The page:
As I prepare for my annual adventure on meditation retreat in the mountains of Colorado, I find myself asking why do I do this and answering this question for others. Last week, teaching mindfulness practices to a group of youth on probation, one of them asked me if I meditate daily and what I get from this practice. I told them about my upcoming travels to practice with my meditation teacher in a more intensive way and they responded with curiosity and interest.
My first meditation retreat, in the vipassana tradition, was when I was 19, just two years older than most of the youth I was working with. I realized that this experience had a profound impact on my entry into adulthood and taught me to be confident and centered in myself at a time that can be very confusing and disorienting. Learning to experience deep pleasure and contentment from walking softly on grass, or smelling a jasmine flower, or eating an apple translated into an ability to make life decisions based on my deeper values and desires. Since then, I have had a few periods where I practiced deeply and intensely for some time, but I have always taken at least a week a year to go to the mountains and be with myself in silence.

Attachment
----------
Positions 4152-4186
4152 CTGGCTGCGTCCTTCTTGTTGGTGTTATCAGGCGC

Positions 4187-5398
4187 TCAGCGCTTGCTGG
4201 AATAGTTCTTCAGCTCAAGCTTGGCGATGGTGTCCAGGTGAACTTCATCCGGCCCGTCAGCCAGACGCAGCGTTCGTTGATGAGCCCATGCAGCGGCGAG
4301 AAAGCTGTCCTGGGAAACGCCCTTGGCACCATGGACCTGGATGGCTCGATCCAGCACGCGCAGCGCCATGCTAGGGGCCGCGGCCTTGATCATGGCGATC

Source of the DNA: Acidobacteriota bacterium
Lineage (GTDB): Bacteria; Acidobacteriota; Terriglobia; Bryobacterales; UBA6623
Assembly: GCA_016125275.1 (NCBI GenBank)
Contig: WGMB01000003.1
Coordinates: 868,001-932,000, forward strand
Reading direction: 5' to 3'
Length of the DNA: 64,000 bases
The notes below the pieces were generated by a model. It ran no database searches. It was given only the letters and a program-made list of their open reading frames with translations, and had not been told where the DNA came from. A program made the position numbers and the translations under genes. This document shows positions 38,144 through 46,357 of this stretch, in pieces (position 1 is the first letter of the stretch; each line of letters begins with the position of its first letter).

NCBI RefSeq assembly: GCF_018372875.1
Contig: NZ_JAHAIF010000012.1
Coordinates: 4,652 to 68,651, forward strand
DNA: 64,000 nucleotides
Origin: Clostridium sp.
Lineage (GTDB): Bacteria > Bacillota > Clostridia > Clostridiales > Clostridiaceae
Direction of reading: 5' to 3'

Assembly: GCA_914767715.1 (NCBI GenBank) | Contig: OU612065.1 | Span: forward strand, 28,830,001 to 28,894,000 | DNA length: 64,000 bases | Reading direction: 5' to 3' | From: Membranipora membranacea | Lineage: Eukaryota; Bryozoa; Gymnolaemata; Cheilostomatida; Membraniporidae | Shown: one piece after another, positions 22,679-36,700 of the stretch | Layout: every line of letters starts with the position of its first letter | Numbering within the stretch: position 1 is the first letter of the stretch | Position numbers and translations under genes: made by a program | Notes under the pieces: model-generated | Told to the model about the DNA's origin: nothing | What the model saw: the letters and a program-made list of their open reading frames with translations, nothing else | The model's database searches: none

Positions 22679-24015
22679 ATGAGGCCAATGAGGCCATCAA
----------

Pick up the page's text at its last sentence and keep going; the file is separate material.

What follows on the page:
In my life right now, my focus and passion in on expressing my gifts in the world fully and creatively, in serving others, and also in nurturing deep relationships with others. For me, the love, devotion, and compassion I have for my work and relationships is a direct expression of my journeys into silence. If I can be comfortable being with myself in the middle of nowhere, I can meet the people in my life without expectations or judgements, and with significantly more love and compassion.
For me retreat is not about getting away, but about growing more intimate with life.
I told the youth I work with that when we commit to a meditation practice, even just for ten minutes, we step outside of craving and aversion. I choose not to move my body just because of an urge to fidget for the period I have committed to. I choose to not get up to get a snack if I am in the middle of a practice period. For the youth, this practice can translate into the ability to resist the urge to take a drug or to act aggressively towards others. They can learn to breathe through an impulse and give themselves a few extra moments to make a choice that is in alignment with their values rather than act impulsively.
By taking time to be with ourselves in silence, we develop a capacity meet our life experience in a more naked and transparent way. When we are no longer trying to control our life to make it more comfortable or less uncomfortable, there is profound creativity possible.